Dutch Metal

Schemer Heer – The Dragon, His Angels and the Exaltation of Death Review

Schemer Heer – The Dragon, His Angels and the Exaltation of Death Review

“Imagine, if you will, a bright-eyed and bushy-tailed black metal enthusiast hopping out of bed one bright January morning excited to rake the promo bin for some lovely blasphemous soundtracks for cursing dead gods above with outstretched fist. He sees Schemer Heer, scanning the promo: “Schemer Heer… brings bombastic, black metal and horror…” and he hungrily snatches it up. It certainly looks icy and blasphemous, and he gets all tingly inside, the way others might feel about that special someone or a hug from their favorite teddy bear. He presses play and…Dungeon synth.” Dungeon punked.

TDW – The Day the Clocks Stopped Review

TDW – The Day the Clocks Stopped Review

“Hey, remember the infamous manbun album, where Pain of Salvation‘s Daniel Gildenlöw sang about his experience lying in the hospital and almost dying for over 70 minutes? Well, The Day the Clocks Stopped has TDW’s frontman Tom de Wit singing about his experience lying in the hospital and almost dying for over 70 minutes. But TDW’s album is 5 minutes longer and instead of almost dying just once, Tom spent a long time on his sick bed, fighting bowel disease, sensory processing sensitivity and medical mistakes, and he almost died twice! Take that, Daniel!” Hospital-core.

Asphyx – Necroceros Review

Asphyx – Necroceros Review

“I warned you all this would be a year of Steel on a mean death bender and here we are. Let’s kick it off in grand fashion with the brand new offering from death metal royalty, Asphyx. After shamefully overlooking 2016 release Incoming Death, I found myself needing to get my phyx of new material from a band I’ve enjoyed since my college days. Necroceros is the Dutch devils’ tenth album and the first written and recorded during a global pandemic.” Necro-Destructo.

Sagenland – Oale groond Review

Sagenland – Oale groond Review

Oale groond is apparently steeped in the history and traditions of Twente, a region our resident Dutch expert told me is a rural area in the Eastern Netherlands. Releases following such long periods of seeming inactivity tend to go one of two ways: the first is that the resulting product is highly polished and evidently the labor of many hours; the second is that the band was truly inactive and subsequent albums demonstrate the lack of imagination which had previously stunted the band. Which way does this go?” groond to a halt.

Soulburn – Noa’s D’ark Review

Soulburn – Noa’s D’ark Review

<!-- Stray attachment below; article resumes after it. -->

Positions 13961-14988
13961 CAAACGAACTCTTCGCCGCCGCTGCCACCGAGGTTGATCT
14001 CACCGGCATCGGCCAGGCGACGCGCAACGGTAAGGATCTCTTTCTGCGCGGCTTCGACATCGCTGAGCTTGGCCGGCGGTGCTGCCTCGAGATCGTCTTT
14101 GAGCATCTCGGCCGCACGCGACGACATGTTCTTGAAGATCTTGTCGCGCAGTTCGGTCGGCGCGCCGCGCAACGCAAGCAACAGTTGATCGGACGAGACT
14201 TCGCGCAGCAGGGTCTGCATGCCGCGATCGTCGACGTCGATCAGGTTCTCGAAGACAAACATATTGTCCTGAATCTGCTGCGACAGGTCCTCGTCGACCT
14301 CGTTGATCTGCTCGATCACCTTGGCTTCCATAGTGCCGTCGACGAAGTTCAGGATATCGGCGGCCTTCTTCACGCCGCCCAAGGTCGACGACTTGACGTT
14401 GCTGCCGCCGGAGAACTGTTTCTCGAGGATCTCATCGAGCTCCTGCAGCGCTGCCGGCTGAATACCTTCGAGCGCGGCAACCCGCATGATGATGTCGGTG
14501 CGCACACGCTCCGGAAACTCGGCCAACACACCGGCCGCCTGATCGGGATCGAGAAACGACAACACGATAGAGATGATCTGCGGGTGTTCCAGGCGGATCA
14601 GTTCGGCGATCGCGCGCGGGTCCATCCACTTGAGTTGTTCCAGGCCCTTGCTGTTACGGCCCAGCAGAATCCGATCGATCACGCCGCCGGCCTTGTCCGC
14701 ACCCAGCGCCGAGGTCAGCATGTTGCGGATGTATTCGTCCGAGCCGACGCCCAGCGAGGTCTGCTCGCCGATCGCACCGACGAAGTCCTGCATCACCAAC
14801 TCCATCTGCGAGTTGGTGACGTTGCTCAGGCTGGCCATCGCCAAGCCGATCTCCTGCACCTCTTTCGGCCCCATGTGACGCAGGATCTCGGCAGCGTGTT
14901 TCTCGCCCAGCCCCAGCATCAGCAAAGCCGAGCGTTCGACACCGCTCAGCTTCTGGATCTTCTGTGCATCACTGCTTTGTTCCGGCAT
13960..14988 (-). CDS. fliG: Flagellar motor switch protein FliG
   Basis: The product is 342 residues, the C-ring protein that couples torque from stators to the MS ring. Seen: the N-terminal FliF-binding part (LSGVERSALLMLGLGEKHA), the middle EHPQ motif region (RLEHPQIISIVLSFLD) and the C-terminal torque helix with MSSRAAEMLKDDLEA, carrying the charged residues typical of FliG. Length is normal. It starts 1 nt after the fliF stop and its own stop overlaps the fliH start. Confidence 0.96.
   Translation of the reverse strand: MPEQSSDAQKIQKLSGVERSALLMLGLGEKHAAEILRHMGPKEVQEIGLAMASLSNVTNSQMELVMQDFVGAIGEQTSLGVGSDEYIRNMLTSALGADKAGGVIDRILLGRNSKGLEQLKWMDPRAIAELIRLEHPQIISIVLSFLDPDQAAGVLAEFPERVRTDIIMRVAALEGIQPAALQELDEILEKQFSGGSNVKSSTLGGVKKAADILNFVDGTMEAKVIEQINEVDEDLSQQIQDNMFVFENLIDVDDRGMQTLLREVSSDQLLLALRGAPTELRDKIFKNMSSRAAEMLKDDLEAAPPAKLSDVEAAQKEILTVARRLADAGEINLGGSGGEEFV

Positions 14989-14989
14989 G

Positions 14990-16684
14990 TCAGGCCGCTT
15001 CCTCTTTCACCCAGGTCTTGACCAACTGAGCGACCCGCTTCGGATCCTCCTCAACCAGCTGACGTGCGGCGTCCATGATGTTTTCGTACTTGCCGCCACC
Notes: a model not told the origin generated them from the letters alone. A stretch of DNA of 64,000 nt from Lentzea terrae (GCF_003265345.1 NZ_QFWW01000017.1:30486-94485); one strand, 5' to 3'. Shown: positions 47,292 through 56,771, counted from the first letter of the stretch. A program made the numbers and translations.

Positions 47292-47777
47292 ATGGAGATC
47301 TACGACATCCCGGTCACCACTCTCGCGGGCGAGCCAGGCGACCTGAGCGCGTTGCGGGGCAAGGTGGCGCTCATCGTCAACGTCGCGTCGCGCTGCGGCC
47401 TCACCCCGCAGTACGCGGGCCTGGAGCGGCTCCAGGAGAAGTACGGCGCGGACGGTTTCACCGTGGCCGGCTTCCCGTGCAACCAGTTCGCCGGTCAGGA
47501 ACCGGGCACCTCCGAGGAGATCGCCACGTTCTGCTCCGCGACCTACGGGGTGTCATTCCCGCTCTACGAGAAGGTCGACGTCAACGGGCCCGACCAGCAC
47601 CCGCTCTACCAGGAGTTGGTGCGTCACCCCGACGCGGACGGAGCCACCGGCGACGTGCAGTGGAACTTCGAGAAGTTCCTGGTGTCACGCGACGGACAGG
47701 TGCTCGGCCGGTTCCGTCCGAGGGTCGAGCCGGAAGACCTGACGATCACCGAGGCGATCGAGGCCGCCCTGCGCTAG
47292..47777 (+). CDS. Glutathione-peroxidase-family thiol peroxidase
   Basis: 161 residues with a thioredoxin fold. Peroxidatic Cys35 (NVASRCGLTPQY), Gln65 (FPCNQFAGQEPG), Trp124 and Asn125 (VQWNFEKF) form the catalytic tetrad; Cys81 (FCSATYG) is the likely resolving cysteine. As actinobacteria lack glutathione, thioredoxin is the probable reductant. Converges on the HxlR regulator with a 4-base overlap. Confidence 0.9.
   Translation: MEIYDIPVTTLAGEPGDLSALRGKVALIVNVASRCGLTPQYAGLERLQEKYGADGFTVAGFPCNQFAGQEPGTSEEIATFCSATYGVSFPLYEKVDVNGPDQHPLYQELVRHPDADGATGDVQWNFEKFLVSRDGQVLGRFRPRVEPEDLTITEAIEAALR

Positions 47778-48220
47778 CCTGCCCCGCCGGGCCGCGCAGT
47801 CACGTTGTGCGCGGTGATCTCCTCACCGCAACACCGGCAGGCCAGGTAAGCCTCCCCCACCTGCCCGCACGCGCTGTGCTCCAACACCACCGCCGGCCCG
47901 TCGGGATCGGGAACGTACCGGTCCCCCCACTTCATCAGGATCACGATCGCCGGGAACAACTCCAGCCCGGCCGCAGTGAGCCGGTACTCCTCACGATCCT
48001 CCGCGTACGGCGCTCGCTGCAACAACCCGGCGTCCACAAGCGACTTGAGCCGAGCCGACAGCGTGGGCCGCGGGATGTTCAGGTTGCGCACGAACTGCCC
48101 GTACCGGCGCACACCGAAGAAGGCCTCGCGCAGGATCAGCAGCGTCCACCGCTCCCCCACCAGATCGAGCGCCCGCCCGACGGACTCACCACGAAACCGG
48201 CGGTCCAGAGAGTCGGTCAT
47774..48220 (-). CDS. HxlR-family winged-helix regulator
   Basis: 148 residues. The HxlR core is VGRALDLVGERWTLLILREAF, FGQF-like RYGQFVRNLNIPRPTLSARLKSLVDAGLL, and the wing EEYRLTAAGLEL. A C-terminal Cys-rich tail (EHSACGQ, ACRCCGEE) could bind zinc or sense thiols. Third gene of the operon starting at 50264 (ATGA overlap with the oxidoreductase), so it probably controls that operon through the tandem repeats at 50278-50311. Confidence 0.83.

Originally formed by two members of Asphyx when their band went on hiatus, Soulburn resurfaced under their original moniker in 2014, after a hiatus of their own and a stint carrying the name To The Gallows during which Rogga Johanssen briefly joined the line-up. Nowadays, the cast still includes founding member Eric Daniels, as well as Legion of the Damned guitarist Twan van Geel and Graceless members Remco Kreft and Marc Verhaar. On paper, a team like this should be able to make a pretty killer record.” Death reclamation.

Celestial Season – The Secret Teachings Review

Celestial Season – The Secret Teachings Review

“Talk about unexpectedly bumping into a long lost friend! Back in the 90s when the doom death movement was new and being driven by the “Peaceville Three,” there was a lesser known Dutch group called Celestial Season trying to horn in on the grimly emo fun. I first encountered them when I bought their 1995 sophomore album Solar Lovers and ended up quite taken with their gloomy yet accessible style. There were some great moments and I even loved their rendition of Ultravox‘s classic 80s hit “Vienna.” After that I never heard from Celestial Season again.” Surprise homework assignment!

Molassess – Through the Hollow Review

Molassess – Through the Hollow Review

“In 2006, siblings Selim and Farida Lemouchi started a psychedelic occult rock band called The Devil’s Blood. In 2013, it collapsed. During its existence, the band drew a loyal following in underground music. Its music balanced retro occult and innovative psych rock. Selim, guitar player and spiritual heart of the band, was uncompromising in his vision, resulting in shows that were as much Satanic rituals as they were concerts, including buckets of pig blood and candles all over the place. In 2014, after struggling with depression for much of his existence, Selim requested permission to die from his mother and sister shortly before taking his own life. 5 years later, Roadburn overlord Walter Hoeijmakers asked the former members of The Devil’s Blood whether they would be interested in creating a commissioned piece of music. Molassess was born.” Blood and life travel strange pathways.

Ayreon – Transitus Review

Ayreon – Transitus Review

“There’s nobody quite like Arjen Anthony Lucassen. Sure, Tobias Sammet of Avantasia is the other big metal opera guy, but he can’t match Arjen for variety or quality. Besides the prog/power sound of Ayreon‘s core albums, his other successes include the gorgeous classical instrumentation of The Gentle Storm, the mopey Porcupine Tree prog of Guilt Machine, and more.” Show tunes on show.

Burial Remains – Spawn of Chaos Review

Burial Remains – Spawn of Chaos Review

“Today marks not only my 100th full review here at AMG, but also the first time that I will be covering a band for the second time. Double milestone! Just over a year ago, I wrote about Trinity of Deception, the debut full-length from Dutch band Burial Remains. It was thoroughly enjoyable, if somewhat unremarkable in the songwriting department, but its primary victory was in achieving the quintessential Swedish death metal sound. Recent re-listening reminded me just how potent the band’s HM-2 attack can be, so I’ve been mixing and stockpiling two-stroke gasoline to prepare for all of the chainsawing I expect to hear on follow-up Spawn of Chaos.” The saw is the law.